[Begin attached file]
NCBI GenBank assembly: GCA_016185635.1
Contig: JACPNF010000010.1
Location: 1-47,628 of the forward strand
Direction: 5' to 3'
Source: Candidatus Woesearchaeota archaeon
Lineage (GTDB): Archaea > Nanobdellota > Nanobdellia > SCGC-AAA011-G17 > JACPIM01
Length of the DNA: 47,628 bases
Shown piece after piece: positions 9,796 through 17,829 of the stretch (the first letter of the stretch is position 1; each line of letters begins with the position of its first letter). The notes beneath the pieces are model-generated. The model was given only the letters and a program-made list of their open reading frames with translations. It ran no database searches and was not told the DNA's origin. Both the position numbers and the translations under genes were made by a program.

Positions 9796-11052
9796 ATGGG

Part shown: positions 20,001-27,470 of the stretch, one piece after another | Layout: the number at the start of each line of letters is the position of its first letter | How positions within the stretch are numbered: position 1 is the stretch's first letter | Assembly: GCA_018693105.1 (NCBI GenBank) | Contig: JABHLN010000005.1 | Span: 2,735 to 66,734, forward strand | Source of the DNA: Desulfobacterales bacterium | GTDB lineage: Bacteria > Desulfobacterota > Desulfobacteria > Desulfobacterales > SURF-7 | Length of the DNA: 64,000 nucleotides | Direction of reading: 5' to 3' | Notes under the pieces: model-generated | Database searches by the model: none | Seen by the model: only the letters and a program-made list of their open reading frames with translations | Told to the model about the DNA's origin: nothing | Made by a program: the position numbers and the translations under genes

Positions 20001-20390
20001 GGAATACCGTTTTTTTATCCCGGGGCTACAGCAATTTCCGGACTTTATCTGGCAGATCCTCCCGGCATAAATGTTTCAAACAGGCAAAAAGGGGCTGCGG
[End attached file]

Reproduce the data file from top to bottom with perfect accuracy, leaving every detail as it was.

NCBI GenBank assembly: GCA_016185635.1
Contig: JACPNF010000010.1
Location: 1-47,628 of the forward strand
Direction: 5' to 3'
Source: Candidatus Woesearchaeota archaeon
Lineage (GTDB): Archaea > Nanobdellota > Nanobdellia > SCGC-AAA011-G17 > JACPIM01
Length of the DNA: 47,628 bases
Shown piece after piece: positions 9,796 through 17,829 of the stretch (the first letter of the stretch is position 1; each line of letters begins with the position of its first letter). The notes beneath the pieces are model-generated. The model was given only the letters and a program-made list of their open reading frames with translations. It ran no database searches and was not told the DNA's origin. Both the position numbers and the translations under genes were made by a program.

Positions 9796-11052
9796 ATGGG

Part shown: positions 20,001-27,470 of the stretch, one piece after another | Layout: the number at the start of each line of letters is the position of its first letter | How positions within the stretch are numbered: position 1 is the stretch's first letter | Assembly: GCA_018693105.1 (NCBI GenBank) | Contig: JABHLN010000005.1 | Span: 2,735 to 66,734, forward strand | Source of the DNA: Desulfobacterales bacterium | GTDB lineage: Bacteria > Desulfobacterota > Desulfobacteria > Desulfobacterales > SURF-7 | Length of the DNA: 64,000 nucleotides | Direction of reading: 5' to 3' | Notes under the pieces: model-generated | Database searches by the model: none | Seen by the model: only the letters and a program-made list of their open reading frames with translations | Told to the model about the DNA's origin: nothing | Made by a program: the position numbers and the translations under genes

Positions 20001-20390
20001 GGAATACCGTTTTTTTATCCCGGGGCTACAGCAATTTCCGGACTTTATCTGGCAGATCCTCCCGGCATAAATGTTTCAAACAGGCAAAAAGGGGCTGCGG